Toxic Substances Hydrology Program
U.S. Geological Survey Toxic Substances Hydrology Program--Proceedings of the Technical Meeting Charleston South Carolina March 8-12,1999--Volume 1 of 3--Contamination From Hard-Rock Mining, Water-Resources Investigation Report 99-4018A
Theory and(or) Reality: Analysis of Sulfate Mass-balance at Summitville, Colorado Poses Process Questions About the Estimation of Metal Loadings
By Kenneth E. Bencala and Roderick F. Ortiz
This report is available in pdf format : Bencala.pdf 187KB
Characterization of in-stream metal loading from acid mine drainage includes identification of location, discharge, and solute concentrations of inflows to the stream. In using the tracer injection and synoptic sampling method we recognize that drainage from a mine site enters a stream through distributed, dispersed, and ill-defined inflows. The veracity of the method relies upon implicit assumptions related to catchment hydrology, stream hydraulics, and chemical reactivity. As a practical examination of methodology, we analyzed the ambient sulfate data collected during a metal loading characterization of the inactive mine site at Summitville, Colorado. This analysis may be thought of as a 'successive mass-balance comparison.' The results lead us to pose the following issues which can be addressed in further study at acid mine drainage sites:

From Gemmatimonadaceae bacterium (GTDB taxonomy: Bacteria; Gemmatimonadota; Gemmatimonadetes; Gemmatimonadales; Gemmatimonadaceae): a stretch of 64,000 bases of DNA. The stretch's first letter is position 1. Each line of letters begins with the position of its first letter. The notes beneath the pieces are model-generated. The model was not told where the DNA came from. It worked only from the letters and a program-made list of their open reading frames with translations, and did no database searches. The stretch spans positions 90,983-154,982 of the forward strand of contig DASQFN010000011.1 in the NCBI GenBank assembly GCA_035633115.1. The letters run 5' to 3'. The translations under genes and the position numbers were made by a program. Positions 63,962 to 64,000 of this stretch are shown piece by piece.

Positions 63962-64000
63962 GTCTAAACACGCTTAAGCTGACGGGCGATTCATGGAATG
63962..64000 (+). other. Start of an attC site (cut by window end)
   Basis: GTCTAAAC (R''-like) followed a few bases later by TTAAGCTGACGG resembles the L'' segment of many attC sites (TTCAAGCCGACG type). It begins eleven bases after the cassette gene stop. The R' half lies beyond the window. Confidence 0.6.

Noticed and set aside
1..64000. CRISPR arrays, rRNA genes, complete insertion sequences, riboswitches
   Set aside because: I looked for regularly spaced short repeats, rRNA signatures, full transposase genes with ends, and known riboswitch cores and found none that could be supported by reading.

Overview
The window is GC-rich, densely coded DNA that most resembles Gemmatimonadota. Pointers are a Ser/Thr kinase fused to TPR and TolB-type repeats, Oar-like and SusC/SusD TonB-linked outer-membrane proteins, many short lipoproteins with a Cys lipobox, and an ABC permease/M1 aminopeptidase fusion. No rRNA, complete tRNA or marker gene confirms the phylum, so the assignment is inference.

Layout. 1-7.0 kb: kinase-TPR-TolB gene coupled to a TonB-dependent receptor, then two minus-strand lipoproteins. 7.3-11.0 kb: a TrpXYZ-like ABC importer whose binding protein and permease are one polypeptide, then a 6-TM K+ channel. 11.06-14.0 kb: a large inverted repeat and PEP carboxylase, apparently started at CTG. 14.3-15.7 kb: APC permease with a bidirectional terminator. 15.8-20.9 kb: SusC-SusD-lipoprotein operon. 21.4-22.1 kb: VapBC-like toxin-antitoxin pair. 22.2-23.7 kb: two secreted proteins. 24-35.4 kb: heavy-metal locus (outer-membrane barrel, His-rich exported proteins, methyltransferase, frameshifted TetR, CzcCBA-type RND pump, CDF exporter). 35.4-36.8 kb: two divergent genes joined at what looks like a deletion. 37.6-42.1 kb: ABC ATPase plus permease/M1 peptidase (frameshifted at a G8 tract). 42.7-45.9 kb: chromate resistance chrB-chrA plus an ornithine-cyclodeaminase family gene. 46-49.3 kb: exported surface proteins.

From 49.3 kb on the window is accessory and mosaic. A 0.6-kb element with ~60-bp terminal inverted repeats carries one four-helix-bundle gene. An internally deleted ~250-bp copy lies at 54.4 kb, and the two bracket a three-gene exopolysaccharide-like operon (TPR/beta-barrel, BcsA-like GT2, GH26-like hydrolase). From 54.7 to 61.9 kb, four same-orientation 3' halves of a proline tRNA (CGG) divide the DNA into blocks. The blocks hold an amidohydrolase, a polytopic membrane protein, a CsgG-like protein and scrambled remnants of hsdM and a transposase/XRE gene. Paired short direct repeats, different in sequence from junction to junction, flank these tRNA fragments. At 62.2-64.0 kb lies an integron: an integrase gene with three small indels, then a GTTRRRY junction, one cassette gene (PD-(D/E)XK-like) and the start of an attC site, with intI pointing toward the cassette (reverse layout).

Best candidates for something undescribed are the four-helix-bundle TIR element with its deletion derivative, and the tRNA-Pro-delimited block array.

Although each issue is framed as a methodological issue, resolving each requires study at the process scale. Resolving each of these issues would enhance the degree of process interpretation in the characterization of metal loading using the tracer injection and synoptic sampling method.